Thursday, 12 August 2010

250 sq km Arctic “ice island” on the move to Canadian shipping lanes.

Petermann Glacier

It is the biggest Arctic “ice island” formed in half a century. Covering about 250 square kilometres, it is four times the size of Manhattan and half as big as the Island of Montreal. It has broken away this month from the Petermann Glacier in Northwest Greenland, the northernmost glacier in the world; the broken island is about a quarter of the parent glacier’s size.

Discovered by scientist Trudy Wohlleben from Environment Canada, the massive chunk of ice is expected to move south towards the Baffin Island and Newfoundland shipping lanes off the coast of Canada. University of Delaware scientist Andreas Muenchow says that the ice island’s thickness is more than 200 metres in some places, “half the height of the Empire State Building.”

Two years ago, a much smaller 29 sq km ice island had broken off from the same glacier, causing concern about shipping routes near Baffin Island; fortunately, that broke into smaller pieces before it could form a threat. The present one is much bigger, and was in fact predicted by scientists after they saw that a large crack had developed in the 70 km long Petermann Glacier.

The size of this ice island is indeed staggering. “The fresh water stored in this ice island could keep the Delaware or Hudson rivers flowing for more than two years,” Muenchow said. “It could also keep all U.S. public tap water flowing for 120 days.”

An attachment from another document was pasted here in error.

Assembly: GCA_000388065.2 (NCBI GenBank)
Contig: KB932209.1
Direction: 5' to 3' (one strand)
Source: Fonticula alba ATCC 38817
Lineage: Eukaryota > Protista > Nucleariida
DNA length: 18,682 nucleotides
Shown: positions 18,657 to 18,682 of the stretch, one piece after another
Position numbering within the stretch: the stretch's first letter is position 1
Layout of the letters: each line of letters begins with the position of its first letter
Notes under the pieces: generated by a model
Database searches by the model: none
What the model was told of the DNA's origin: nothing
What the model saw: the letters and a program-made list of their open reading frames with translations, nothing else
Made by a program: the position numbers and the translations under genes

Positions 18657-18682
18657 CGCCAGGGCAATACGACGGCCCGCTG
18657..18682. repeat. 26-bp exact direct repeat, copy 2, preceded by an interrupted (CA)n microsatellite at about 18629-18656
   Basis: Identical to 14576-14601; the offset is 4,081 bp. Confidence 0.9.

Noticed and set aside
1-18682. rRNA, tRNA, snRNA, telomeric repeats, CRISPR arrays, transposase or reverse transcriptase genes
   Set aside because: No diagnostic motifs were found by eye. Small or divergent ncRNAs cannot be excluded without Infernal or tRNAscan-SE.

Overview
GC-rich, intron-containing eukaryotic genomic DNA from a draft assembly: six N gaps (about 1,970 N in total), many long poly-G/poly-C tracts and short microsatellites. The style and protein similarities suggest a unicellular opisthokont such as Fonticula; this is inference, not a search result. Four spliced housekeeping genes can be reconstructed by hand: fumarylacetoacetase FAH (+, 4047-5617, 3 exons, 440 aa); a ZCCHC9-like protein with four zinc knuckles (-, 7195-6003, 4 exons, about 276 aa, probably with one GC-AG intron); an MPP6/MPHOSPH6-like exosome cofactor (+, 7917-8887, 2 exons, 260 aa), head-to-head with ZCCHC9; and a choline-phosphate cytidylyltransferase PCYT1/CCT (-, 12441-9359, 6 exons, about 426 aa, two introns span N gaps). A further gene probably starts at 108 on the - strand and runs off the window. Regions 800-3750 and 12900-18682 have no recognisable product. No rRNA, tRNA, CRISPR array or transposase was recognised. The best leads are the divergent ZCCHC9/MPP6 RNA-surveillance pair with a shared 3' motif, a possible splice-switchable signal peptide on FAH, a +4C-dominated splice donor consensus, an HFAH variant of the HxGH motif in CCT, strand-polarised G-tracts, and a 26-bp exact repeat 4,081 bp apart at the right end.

“In Nares Strait, the ice island will encounter real islands that are all much smaller in size,” he added. “The newly-born ice island may become land-fast, block the channel, or it may break into smaller pieces as it is propelled south by the prevailing ocean currents. From there, it will likely follow along the coasts of Baffin Island and Labrador, to reach the Atlantic within the next two years.”

An ice island larger than the present one was last seen in 1962, when a 400 sq km piece of the Ward Hunt Ice Shelf broke away from Ellesmere Island. More recently, many Arctic ice shelves have been found broken up. Two years ago, the Ellesmere Island lost about 200 square kilometers of ice shelves, causing experts to say that global warming and other irreversible effects were in play.

The Canadian Ice Service has been on alert for possible threats to ships and oil exploration activity. The year 2005 saw a 66-square-kilometre part of the Ayles Ice Shelf headed towards the busy Beaufort Sea; it fortunately went down a dead end channel without threatening shipping lanes.

So, where will this one eventually go? Scientists say that chances are that the majority of the ice island will remain inside its fjord and ice up during the annual freeze up. However, many smaller icebergs are likely to break off from it; some will likely move into the Nares Strait and from there be carried along into the northern part of Baffin Bay, where they may well threaten shipping and oil exploration activity in future.


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